In early 2003, U.S. Secretary of State Colin Powell took the stage at the United Nations “to share with you what the United States knows about Iraq’s weapons of mass destruction.” Powell justified the impending U.S. invasion of Iraq on the claim that Saddam Hussein’s regime continued to produce and stockpile chemical and biological weapons in violation of UN resolutions. He dazzled his audience with audio recordings and surveillance photographs that he claimed constituted evidence of Iraq’s perfidy.
Two years later, Powell called the presentation a “blot” on his record, admitting that he had deceived the UN. The “weapons of mass destruction” didn’t exist. All the Saddam-era chemical weapons recovered in Iraq since 2003 are of pre-1991 manufacture with no evidence linking them to the regime since the 1991 war.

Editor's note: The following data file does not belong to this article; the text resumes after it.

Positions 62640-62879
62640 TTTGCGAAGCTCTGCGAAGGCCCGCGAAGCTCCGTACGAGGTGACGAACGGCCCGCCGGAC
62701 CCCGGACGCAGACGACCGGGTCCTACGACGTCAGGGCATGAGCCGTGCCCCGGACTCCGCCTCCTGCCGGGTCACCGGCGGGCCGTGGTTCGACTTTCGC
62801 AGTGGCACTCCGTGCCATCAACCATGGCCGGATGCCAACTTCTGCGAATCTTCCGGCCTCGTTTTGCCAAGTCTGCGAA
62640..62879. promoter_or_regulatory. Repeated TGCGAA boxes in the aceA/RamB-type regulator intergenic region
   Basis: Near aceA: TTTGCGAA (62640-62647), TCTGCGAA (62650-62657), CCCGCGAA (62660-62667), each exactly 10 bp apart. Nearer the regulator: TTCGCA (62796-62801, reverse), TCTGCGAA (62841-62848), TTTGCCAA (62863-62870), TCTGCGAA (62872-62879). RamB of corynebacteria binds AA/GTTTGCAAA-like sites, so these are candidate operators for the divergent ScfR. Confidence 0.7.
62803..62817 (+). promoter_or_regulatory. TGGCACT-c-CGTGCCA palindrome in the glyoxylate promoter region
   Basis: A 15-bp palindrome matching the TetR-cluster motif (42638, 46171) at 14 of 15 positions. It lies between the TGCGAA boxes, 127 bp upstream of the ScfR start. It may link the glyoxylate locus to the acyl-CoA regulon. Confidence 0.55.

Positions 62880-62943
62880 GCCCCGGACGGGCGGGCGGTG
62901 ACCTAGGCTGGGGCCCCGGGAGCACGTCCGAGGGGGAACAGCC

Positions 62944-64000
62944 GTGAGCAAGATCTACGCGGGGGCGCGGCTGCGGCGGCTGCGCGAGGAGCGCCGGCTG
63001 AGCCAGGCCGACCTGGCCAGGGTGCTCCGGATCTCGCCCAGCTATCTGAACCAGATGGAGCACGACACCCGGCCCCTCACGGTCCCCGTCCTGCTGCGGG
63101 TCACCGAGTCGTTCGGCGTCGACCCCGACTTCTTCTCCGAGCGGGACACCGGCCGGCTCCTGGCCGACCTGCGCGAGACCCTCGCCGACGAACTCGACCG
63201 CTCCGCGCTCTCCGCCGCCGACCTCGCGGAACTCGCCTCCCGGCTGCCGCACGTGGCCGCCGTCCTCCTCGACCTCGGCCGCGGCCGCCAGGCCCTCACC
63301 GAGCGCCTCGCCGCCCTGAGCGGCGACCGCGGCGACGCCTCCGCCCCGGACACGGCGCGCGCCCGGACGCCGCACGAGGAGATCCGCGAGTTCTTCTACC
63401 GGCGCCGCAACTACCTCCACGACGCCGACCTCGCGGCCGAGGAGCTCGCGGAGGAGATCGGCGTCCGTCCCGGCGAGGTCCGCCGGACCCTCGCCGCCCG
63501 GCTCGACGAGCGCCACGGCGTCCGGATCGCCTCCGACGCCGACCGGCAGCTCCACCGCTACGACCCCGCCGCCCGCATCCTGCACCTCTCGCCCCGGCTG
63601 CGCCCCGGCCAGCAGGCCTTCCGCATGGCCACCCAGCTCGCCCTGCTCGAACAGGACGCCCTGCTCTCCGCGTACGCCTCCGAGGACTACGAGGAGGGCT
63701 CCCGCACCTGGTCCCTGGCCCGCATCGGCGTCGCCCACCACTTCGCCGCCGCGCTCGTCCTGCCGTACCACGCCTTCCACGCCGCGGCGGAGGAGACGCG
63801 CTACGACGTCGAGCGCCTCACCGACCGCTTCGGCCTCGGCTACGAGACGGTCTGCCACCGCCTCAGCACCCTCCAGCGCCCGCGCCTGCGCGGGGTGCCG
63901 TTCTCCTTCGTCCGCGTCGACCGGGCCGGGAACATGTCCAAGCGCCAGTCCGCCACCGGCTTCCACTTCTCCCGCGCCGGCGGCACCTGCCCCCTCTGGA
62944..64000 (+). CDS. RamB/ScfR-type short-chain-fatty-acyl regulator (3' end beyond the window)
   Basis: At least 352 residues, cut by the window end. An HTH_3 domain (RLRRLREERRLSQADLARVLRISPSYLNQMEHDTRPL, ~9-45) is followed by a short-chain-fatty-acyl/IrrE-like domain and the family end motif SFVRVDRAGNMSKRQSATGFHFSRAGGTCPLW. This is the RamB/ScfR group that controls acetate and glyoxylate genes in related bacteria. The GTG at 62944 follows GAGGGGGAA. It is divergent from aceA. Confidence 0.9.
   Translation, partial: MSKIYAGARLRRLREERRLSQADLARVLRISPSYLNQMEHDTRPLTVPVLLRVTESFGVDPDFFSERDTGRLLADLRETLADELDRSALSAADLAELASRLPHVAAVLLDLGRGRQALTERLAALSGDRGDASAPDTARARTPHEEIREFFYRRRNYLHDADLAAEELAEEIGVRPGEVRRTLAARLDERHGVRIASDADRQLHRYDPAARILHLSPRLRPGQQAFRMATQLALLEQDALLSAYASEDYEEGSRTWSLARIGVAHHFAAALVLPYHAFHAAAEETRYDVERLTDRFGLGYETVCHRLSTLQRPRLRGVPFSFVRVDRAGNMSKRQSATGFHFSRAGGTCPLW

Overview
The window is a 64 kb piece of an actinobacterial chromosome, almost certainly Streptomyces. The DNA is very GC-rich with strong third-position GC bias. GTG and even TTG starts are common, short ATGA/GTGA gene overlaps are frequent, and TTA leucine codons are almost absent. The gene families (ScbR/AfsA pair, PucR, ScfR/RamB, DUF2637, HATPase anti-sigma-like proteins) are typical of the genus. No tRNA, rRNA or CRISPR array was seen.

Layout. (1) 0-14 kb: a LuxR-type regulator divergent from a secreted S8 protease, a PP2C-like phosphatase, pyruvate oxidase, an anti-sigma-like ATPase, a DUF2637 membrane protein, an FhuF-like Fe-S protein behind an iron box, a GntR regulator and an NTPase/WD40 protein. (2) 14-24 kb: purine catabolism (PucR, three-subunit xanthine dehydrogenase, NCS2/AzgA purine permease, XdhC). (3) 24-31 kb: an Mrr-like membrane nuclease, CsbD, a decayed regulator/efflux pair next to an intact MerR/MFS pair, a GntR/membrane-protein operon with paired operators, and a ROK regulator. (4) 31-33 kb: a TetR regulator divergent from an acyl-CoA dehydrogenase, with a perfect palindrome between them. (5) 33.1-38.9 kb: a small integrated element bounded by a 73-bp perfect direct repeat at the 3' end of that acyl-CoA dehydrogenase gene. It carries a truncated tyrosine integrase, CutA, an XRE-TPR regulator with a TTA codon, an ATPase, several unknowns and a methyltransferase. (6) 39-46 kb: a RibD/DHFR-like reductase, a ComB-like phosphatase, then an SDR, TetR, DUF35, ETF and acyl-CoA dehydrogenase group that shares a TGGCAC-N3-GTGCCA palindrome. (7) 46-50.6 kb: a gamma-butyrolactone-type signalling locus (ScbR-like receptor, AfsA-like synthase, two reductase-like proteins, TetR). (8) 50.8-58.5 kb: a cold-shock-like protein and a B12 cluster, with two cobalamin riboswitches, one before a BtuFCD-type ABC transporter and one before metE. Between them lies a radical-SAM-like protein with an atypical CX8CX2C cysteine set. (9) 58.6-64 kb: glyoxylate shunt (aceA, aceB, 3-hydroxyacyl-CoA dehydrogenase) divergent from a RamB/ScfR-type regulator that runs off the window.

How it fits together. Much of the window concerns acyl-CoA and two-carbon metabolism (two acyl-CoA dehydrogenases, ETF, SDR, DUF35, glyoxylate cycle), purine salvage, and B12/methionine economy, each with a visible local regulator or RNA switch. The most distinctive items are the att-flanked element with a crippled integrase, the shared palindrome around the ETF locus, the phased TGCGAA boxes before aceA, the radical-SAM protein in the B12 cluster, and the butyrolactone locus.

How long can we expect to wait for the National Cybersecurity & Communications Integration Center to admit that its report “GRIZZLY STEPPE – Russian Malicious Cyber Activity” – pre- hyped as providing “evidence” of Russian government interference in the 2016 U.S. presidential election – is a reprise of Powell’s UN speech?